Current Legislative Issues- Federal
Current Legislative Issues
Please find below a list of the active legislation in the US House of Representatives and US Senate. Click on any “Take Action” button to tell your members of Congress about how legislation affects you and others affected by autism
The Safe Chemicals Act of 2011
The Safe Chemicals Act responds to increasingly forceful warnings from scientific and medical experts, including the President’s Cancer Panel, that current policies have failed to curtail common chemicals linked to diseases such as cancer, learning disabilities, infertility, and more.
The Safe Chemicals Act would overhaul the 35-year-old Toxic Substances Control Act (TSCA), which is widely perceived to have failed to protect public health and the environment. Specifically, the Act would:
• Require EPA to identify and restrict the “worst of the worst” chemicals, those that persist and build up in the food chain;
• Require basic health and safety information for all chemicals as a condition for entering or remaining on the market;
• Reduce the burden of toxic chemical exposures on people of color and low-income and indigenous communities;
• Upgrade scientific methods for testing and evaluating chemicals to reflect best practices called for by the National Academy of Sciences; and
• Generally provide EPA with the tools and resources it needs to identify and address chemicals posing health and environmental concerns.
For more information about TSCA and safer chemicals, visit Safer Chemicals, Healthy Families, a coalition the Autism Society belongs to to advocate for safe chemical reform.
Help the Autism Society Preserve IDEA!
As the federal budget process for fiscal year (FY) 2012 begins, it is becoming apparent that the Individuals with Disabilities Education Act (IDEA) – along with all federal education funding – is vulnerable.
States and local districts have seen the number of children and teens with autism increase, and schools have already been through several rounds of budget cuts. These reductions will be compounded by the loss of economic stimulus funds this fall. Local schools have experienced severe budget cuts over the past several months and many programs for students with autism have been scaled back, or even worse, eliminated. These cuts have had devastating consequences for families affected by autism. Now is not the time to further reduce funding for IDEA — yet that is exactly what Congress may do if we do not act.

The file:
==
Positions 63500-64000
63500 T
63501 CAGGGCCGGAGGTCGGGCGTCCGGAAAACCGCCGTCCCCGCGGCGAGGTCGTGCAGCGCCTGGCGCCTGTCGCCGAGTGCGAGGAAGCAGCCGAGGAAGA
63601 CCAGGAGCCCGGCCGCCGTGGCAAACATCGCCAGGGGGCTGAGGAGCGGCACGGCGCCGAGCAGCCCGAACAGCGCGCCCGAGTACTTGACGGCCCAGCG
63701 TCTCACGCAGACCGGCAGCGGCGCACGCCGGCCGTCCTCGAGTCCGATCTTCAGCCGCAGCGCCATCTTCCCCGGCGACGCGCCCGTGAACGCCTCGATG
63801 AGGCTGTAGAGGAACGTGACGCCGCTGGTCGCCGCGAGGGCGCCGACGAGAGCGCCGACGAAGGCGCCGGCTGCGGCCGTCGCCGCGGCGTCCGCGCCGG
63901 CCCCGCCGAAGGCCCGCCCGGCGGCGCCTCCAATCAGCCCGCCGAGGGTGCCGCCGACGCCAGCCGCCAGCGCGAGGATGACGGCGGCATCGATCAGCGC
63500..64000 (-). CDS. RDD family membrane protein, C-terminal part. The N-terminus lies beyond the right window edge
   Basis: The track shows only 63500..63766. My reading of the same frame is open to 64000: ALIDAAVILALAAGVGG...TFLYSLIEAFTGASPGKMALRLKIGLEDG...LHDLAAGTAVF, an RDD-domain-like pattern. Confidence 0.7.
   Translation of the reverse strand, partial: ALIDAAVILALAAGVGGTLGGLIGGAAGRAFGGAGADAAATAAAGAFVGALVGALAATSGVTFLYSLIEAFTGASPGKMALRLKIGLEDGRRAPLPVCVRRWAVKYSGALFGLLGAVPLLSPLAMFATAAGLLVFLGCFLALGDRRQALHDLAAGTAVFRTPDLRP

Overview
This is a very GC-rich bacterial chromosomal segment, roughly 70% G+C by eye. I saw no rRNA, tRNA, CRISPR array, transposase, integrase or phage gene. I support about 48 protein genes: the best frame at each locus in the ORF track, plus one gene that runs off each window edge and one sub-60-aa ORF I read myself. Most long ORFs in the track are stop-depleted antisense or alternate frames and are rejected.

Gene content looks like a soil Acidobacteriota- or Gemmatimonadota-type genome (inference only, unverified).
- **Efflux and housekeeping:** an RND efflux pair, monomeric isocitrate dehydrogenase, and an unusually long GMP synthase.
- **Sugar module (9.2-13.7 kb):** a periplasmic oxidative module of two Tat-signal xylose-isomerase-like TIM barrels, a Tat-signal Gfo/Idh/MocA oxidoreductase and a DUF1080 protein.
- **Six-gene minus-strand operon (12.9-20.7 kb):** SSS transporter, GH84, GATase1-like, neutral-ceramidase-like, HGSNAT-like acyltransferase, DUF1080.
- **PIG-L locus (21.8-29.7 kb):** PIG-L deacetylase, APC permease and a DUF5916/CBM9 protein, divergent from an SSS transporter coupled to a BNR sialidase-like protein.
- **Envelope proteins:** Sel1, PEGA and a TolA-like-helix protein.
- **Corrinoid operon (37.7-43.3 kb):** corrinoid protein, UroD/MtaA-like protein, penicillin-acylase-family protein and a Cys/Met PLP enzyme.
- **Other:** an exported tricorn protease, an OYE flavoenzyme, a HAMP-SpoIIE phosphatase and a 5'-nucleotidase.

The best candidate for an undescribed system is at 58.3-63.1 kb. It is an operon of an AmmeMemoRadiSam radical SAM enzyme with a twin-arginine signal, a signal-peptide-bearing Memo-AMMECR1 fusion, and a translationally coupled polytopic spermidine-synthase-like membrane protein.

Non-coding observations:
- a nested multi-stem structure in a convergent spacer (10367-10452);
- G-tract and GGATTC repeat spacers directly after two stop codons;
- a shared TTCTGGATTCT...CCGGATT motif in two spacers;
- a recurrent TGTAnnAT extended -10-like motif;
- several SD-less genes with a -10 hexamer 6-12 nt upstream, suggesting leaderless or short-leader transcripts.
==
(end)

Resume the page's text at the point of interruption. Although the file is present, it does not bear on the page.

Recently, legislation was introduced to allow parents to recover expert witness fees in due process hearings and litigation under the Individuals with Disabilities Education Act. The IDEA Fairness Restoration Act was introduced in the Senate (S.613) by Senator Harkin (D-IA), Chair of the Senate Health Education Labor and Pensions Committee, Senator Mikulski (D-MD), and Senator Sanders (I-VT); and a companion bill was introduced in the House of Representatives (H.R. 1208) by Congressman Chris Van Hollen (D-MD) and Congressman Pete Sessions (R-TX). The Autism Society agrees that all students, regardless of background or ability, are entitled to receive an education that gives them the opportunity to live a successful and fulfilling life. “This legislation will remove the financial barrier that families, especially low- and middle-income families, face as they pursue their children’s rights to the free, appropriate public education they deserve and are entitled to under the Fourteenth Amendment,” said Jeff Sell, Vice President, Public Policy, & General Counsel of the Autism Society.
Grassroots Advocacy 101
This handbook is intended to help chapters and individuals more effectively advocate at the federal level, as well as provide basic information on how federal policy gets made, and other more advanced resources. Read it now.
Find Your Legislator
Enter your zip code to find all of the members of government, from the state level up, who ultimately answer to you – the voter. This link will also provide you with their contact information, so you can tell them what you think.